Law Enforcement Personnel and Family Life

There is nothing more rewarding than taking pride in yourself, your career, and your family. Law enforcement professionals want to help others and make a difference in the lives of those in need. However, as the years go by the concept of “helping people” looses its glamour. Seeing people at their worst and a part of society that most do not see, can cause a negative effect. Law enforcement personnel and those in emergency services deal with trauma and crisis on a regular basis. Responding to crime scenes, car accidents, assaults, child abuse cases, disputes, domestics, being subjected to physical confrontations, internal investigations, and other types of difficult to handle situations are a part of what police officers do on a daily basis. Police work is a physically and emotionally draining job. Repeated exposure to negative images and interactions affect the overall physical, psychological, emotional, and spiritual well being of police officers spilling over in to their personal lives drastically impacting their families.

Additional Family Resources
Communications

Parenting

Law enforcement personnel are required to problem solve for others daily. Many of the situations that police officers face require them to maintain control, remain professional, and show little emotion which is difficult to do in stressful or traumatic situations. It requires the ability to silence true feelings and emotions adding additional challenges to an already highly stressful occupation. Work related stress associated with police work leads to numerous issues including post traumatic stress disorder (PTSD), depression, anxiety, alcoholism, substance abuse, suicide, domestic violence, divorce, and other addictions and problems. Unresolved trauma affects work, personal relationships, the way we parent, and our quality of life. Police officers are at risk of work-family spillover when officers are not able to differentiate between their work self and home self. All of these issues filter down to the officer’s family life. 

As people have changed and evolved through time, so has the definition of family. One way we define family is to say that family are the people we go to for support. With this new concept of family in mind, the reality is that all people need support. In essence, we can not go through life alone without the support of loved ones. Our family support network is made up of many people including relatives, parents, siblings, partners/spouses, children, friends, and co-workers. Knowing when and where we find support is essential in our journey through the different stages of life. Gaining knowledge through experience, preparing for future challenges, and identifying and utilizing support systems keeps families healthy, thriving, and functioning as a unit.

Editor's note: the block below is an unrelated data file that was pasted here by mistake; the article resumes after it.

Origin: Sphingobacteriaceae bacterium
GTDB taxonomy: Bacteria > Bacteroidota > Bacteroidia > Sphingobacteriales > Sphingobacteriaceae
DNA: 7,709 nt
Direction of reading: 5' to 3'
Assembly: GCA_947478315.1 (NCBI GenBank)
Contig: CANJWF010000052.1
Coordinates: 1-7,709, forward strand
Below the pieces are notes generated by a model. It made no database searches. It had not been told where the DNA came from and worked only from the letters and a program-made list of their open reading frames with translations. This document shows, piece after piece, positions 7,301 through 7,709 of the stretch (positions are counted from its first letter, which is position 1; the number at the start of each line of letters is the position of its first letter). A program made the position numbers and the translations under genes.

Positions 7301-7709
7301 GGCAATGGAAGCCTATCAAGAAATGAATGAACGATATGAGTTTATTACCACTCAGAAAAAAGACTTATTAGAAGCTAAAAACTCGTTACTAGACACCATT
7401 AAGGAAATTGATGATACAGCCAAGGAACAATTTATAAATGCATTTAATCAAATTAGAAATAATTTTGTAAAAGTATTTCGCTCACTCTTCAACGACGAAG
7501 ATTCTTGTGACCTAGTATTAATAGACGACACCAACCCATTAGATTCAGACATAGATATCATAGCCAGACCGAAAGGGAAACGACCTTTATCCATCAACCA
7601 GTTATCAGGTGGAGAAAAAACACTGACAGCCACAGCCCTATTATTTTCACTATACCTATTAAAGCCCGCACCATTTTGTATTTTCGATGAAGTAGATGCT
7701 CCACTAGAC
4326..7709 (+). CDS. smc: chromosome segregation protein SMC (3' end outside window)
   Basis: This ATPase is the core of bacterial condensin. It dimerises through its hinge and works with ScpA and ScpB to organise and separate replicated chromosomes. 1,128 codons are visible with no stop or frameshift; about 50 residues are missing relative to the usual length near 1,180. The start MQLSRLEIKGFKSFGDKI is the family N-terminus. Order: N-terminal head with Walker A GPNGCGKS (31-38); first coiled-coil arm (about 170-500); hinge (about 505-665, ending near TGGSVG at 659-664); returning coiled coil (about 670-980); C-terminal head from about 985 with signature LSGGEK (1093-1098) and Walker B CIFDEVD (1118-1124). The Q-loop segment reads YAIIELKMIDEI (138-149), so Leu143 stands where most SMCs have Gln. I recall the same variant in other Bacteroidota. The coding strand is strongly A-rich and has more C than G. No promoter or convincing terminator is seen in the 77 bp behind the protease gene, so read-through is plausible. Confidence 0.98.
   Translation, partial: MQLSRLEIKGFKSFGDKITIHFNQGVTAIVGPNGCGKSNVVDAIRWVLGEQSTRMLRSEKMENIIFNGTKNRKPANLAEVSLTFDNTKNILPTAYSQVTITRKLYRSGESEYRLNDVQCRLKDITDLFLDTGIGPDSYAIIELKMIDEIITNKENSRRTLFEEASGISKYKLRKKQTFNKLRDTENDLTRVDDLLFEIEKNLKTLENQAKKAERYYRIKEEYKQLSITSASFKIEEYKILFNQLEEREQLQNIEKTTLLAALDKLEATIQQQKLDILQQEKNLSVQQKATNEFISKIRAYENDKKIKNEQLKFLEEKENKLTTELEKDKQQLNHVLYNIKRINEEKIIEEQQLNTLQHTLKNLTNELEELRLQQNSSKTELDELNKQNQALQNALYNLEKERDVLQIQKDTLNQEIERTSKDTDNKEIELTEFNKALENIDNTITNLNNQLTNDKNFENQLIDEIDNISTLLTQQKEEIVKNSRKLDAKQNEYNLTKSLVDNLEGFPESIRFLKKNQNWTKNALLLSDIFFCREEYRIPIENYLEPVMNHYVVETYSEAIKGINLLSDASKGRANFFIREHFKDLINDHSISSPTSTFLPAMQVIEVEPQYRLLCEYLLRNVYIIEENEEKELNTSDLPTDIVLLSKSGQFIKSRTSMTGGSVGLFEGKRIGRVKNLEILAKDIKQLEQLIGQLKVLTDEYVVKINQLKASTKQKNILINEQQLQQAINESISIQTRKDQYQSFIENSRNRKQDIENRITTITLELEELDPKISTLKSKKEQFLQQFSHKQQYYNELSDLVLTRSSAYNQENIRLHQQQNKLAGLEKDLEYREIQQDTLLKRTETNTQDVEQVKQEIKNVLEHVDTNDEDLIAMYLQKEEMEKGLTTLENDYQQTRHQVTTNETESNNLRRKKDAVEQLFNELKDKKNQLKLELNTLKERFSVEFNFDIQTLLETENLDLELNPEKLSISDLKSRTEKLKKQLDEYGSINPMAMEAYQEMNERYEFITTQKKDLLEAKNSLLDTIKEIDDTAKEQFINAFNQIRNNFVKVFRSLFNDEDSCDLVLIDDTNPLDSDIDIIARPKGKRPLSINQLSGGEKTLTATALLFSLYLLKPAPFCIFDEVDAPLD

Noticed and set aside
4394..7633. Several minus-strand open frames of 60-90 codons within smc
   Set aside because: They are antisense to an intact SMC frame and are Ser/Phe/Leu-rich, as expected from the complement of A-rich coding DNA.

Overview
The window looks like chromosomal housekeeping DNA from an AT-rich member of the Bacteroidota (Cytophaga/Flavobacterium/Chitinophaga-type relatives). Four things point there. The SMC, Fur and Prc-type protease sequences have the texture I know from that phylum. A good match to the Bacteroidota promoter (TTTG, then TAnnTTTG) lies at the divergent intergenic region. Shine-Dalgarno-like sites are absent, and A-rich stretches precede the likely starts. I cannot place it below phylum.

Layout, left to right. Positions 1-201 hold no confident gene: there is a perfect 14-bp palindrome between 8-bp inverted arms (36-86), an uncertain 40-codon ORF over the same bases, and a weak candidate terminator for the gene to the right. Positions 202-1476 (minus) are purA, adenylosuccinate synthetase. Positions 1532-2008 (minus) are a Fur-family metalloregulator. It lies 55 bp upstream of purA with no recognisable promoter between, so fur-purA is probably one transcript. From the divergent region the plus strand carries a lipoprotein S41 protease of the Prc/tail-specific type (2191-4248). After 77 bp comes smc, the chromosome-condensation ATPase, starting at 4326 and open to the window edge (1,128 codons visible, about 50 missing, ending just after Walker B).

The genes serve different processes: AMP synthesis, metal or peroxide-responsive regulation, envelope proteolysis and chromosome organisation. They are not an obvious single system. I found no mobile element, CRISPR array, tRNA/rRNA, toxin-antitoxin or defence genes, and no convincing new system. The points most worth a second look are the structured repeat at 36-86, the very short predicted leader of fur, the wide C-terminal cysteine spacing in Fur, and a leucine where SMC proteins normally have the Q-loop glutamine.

Police families and the need for support

Our culture tends to turn away from those who are suffering or experiencing crisis. The common message is that people are expected to “get over it”. This is exhibited within the police culture as well. Police officers rely on each other for safety and strength. Expressing sadness, fear, or indecisiveness leads other officers and members of society to question a police officer’s level of competence. Police officers can get caught up in suppressing their feelings causing them to compartmentalize or put away their true emotions. This puts them at risk of either releasing their emotions inappropriately at a later time, or dismissing them. This can lead to several other issues including emotional instability, anger, social withdrawal, detachment, and isolation.  


Think of a time when you were feeling stressed, emotionally drained, or physically spent.  What techniques or behaviors did you use to reduce your stress? Often times we turn to techniques that we have used in the past which have given us relief. However, there is a difference between temporary relief and healing. It is easy to engage in a cycle of behaviors that may seem harmless but if used in excess have the potential to be damaging. It is important to be mindful of what we have used previously, and the degree of effectiveness it has had. Patterns of negative behaviors form when unresolved issues are not dealt with leaving us vulnerable to future emotional instability.


The different ways in which we reduce stress are unending. Still, we need to focus on long term stress reduction and maintenance. The key is having the ability to decipher which practices are healthy and which ones are harmful. Some common techniques that people use are drinking, television watching, video game playing, computer usage, or viewing pornography. Occupying our mind and time with certain distractions keeps us from dealing with the issues that are causing harm. Other coping mechanisms such as substance abuse, unhealthy or over eating, over spending, and gambling are also damaging. Temporary solutions do not allow us to heal. They provide a quick fix keeping us afloat enough to manage our daily tasks.